point generation seed (M)

   N = 6034c65b66e4cd7a49b0edec3e3c9ccc4588afd8cf324e29f0a84a072531c4db
   f97ff9af195ed714a689251f08f8e06e2d1f24a0ffc0146600 seed: edwards448
   point generation seed (N) ~~~

6.  IANA Considerations

   No IANA action is required.

7.  Security Considerations

   SPAKE2+ appears in [TDH] and is proven secure in [UCAnalysis].

   Beyond the cofactor multiplication checks to ensure that elements
   received from a peer are in the prime order subgroup of G, they also
   MUST be checked for group membership as failure to properly validate
   group elements can lead to attacks.

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   The choices of random numbers MUST BE uniform.  Randomly generated
   values (e.g., x and y) MUST NOT be reused; such reuse may permit
   dictionary attacks on the password.

8.  Acknowledgements

   Thanks to Ben Kaduk and Watson Ladd, from which this specification
   originally emanated.

9.  References

9.1.  Normative References

              Ladd, W. and B. Kaduk, "SPAKE2, a PAKE", Work in Progress,
              Internet-Draft, draft-irtf-cfrg-spake2-20, 2 June 2021,

   [RFC2104]  Krawczyk, H., Bellare, M., and R. Canetti, "HMAC: Keyed-
              Hashing for Message Authentication", RFC 2104,
              DOI 10.17487/RFC2104, February 1997,

   [RFC2119]  Bradner, S., "Key words for use in RFCs to Indicate
              Requirement Levels", BCP 14, RFC 2119,
              DOI 10.17487/RFC2119, March 1997,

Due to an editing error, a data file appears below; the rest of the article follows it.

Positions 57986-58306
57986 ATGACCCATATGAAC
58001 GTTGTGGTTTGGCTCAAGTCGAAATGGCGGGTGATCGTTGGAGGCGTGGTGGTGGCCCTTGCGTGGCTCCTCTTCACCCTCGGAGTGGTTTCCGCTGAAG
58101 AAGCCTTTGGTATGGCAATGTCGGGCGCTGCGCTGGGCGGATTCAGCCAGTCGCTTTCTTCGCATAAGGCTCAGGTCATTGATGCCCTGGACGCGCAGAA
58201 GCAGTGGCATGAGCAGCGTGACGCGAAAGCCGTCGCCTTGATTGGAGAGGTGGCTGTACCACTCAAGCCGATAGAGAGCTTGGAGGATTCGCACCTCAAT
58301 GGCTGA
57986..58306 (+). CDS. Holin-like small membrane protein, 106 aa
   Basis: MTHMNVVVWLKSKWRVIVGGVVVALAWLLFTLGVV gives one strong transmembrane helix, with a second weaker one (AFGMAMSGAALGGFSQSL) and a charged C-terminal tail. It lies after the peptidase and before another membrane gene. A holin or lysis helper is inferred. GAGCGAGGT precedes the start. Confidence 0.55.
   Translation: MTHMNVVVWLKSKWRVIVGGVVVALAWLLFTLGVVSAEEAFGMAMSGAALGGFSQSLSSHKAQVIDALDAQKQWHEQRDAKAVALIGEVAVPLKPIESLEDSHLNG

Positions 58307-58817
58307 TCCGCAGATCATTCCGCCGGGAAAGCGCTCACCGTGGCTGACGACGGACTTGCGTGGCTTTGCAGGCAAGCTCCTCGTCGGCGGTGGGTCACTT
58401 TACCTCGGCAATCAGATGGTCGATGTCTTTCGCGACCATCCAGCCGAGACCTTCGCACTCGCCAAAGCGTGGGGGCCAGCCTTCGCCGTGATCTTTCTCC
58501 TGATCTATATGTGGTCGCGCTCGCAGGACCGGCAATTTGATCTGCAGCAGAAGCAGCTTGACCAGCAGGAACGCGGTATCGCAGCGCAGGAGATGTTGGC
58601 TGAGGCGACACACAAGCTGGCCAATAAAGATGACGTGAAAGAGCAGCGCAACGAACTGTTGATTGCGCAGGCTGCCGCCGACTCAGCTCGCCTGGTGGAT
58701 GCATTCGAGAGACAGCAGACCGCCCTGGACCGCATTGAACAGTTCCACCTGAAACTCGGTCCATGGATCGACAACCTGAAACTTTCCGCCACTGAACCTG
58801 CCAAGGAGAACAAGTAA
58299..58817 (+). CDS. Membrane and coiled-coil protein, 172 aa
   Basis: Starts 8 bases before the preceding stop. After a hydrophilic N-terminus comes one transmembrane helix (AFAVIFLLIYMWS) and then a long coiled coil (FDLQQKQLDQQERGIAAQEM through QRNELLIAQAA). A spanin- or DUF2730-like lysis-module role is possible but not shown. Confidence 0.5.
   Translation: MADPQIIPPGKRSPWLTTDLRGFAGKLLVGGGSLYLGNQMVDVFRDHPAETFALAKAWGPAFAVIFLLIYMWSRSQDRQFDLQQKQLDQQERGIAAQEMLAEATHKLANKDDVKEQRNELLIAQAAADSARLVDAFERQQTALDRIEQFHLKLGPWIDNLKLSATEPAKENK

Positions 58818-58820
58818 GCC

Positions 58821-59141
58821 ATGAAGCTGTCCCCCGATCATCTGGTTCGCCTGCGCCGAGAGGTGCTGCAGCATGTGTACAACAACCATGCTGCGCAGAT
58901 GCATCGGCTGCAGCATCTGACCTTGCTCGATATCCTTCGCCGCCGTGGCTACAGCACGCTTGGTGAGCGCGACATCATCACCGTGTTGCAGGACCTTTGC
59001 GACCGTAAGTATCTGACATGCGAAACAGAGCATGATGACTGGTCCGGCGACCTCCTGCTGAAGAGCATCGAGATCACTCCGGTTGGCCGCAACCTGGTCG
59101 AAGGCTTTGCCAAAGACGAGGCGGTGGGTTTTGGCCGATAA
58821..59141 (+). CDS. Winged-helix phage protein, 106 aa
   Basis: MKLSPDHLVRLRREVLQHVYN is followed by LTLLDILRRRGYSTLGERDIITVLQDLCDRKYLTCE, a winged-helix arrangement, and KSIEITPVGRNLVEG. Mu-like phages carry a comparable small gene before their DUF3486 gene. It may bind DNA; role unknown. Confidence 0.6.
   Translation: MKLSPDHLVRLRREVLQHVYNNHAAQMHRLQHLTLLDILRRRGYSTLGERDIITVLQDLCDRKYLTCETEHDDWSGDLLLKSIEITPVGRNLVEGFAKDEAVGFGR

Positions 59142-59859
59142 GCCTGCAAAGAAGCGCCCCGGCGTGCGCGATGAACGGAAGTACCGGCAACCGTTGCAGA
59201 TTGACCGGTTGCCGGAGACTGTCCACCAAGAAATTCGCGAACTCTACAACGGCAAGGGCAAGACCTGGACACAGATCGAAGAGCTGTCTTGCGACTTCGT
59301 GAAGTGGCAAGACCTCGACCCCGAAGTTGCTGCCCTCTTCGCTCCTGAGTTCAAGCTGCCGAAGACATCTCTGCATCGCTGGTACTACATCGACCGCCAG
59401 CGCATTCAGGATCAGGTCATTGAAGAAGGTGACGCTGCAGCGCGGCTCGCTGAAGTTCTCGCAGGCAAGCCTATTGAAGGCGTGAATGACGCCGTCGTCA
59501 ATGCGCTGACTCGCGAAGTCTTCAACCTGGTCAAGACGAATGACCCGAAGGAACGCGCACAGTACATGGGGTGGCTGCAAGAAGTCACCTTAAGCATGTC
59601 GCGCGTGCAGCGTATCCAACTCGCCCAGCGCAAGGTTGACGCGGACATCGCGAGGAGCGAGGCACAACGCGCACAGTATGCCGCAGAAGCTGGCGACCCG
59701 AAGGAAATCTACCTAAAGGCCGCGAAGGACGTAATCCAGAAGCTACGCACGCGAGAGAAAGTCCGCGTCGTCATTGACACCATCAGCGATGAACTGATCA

[RFC4493]  Song, JH., Poovendran, R., Lee, J., and T. Iwata, "The
              AES-CMAC Algorithm", RFC 4493, DOI 10.17487/RFC4493, June
              2006, <>.

   [RFC5480]  Turner, S., Brown, D., Yiu, K., Housley, R., and T. Polk,
              "Elliptic Curve Cryptography Subject Public Key
              Information", RFC 5480, DOI 10.17487/RFC5480, March 2009,

   [RFC5869]  Krawczyk, H. and P. Eronen, "HMAC-based Extract-and-Expand
              Key Derivation Function (HKDF)", RFC 5869,
              DOI 10.17487/RFC5869, May 2010,

   [RFC6234]  Eastlake 3rd, D. and T. Hansen, "US Secure Hash Algorithms
              (SHA and SHA-based HMAC and HKDF)", RFC 6234,
              DOI 10.17487/RFC6234, May 2011,

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   [RFC7914]  Percival, C. and S. Josefsson, "The scrypt Password-Based
              Key Derivation Function", RFC 7914, DOI 10.17487/RFC7914,
              August 2016, <>.

   [RFC8032]  Josefsson, S. and I. Liusvaara, "Edwards-Curve Digital
              Signature Algorithm (EdDSA)", RFC 8032,
              DOI 10.17487/RFC8032, January 2017,

   [RFC8265]  Saint-Andre, P. and A. Melnikov, "Preparation,
              Enforcement, and Comparison of Internationalized Strings
              Representing Usernames and Passwords", RFC 8265,
              DOI 10.17487/RFC8265, October 2017,

   [SEC1]     "Elliptic Curve Cryptography, Standards for Efficient
              Cryptography Group, ver. 2", 2009,

   [TDH]      "The Twin-Diffie Hellman Problem and Applications",
              EUROCRYPT 2008, Volume 4965 of Lecture notes in Computer